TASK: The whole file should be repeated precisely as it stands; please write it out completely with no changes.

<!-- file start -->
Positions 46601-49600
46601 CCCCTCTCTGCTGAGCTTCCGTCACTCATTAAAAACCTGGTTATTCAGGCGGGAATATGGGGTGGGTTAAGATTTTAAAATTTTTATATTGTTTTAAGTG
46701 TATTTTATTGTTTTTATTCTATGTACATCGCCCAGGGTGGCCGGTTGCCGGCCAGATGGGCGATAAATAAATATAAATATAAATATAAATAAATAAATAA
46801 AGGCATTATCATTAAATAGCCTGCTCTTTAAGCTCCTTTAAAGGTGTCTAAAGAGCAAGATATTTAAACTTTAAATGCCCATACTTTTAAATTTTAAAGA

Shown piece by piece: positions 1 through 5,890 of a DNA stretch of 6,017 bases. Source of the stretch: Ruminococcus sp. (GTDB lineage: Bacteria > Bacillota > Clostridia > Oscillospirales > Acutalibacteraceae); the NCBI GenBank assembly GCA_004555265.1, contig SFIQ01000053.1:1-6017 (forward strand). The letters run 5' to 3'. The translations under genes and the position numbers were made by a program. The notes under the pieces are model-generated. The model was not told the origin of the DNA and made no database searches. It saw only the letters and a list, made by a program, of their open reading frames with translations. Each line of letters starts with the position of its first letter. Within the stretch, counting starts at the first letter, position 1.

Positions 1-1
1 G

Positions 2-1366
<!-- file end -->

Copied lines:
Positions 46601-49600
46601 CCCCTCTCTGCTGAGCTTCCGTCACTCATTAAAAACCTGGTTATTCAGGCGGGAATATGGGGTGGGTTAAGATTTTAAAATTTTTATATTGTTTTAAGTG
46701 TATTTTATTGTTTTTATTCTATGTACATCGCCCAGGGTGGCCGGTTGCCGGCCAGATGGGCGATAAATAAATATAAATATAAATATAAATAAATAAATAA
46801 AGGCATTATCATTAAATAGCCTGCTCTTTAAGCTCCTTTAAAGGTGTCTAAAGAGCAAGATATTTAAACTTTAAATGCCCATACTTTTAAATTTTAAAGA

Shown piece by piece: positions 1 through 5,890 of a DNA stretch of 6,017 bases. Source of the stretch: Ruminococcus sp. (GTDB lineage: Bacteria > Bacillota > Clostridia > Oscillospirales > Acutalibacteraceae); the NCBI GenBank assembly GCA_004555265.1, contig SFIQ01000053.1:1-6017 (forward strand). The letters run 5' to 3'. The translations under genes and the position numbers were made by a program. The notes under the pieces are model-generated. The model was not told the origin of the DNA and made no database searches. It saw only the letters and a list, made by a program, of their open reading frames with translations. Each line of letters starts with the position of its first letter. Within the stretch, counting starts at the first letter, position 1.

Positions 1-1
1 G

Positions 2-1366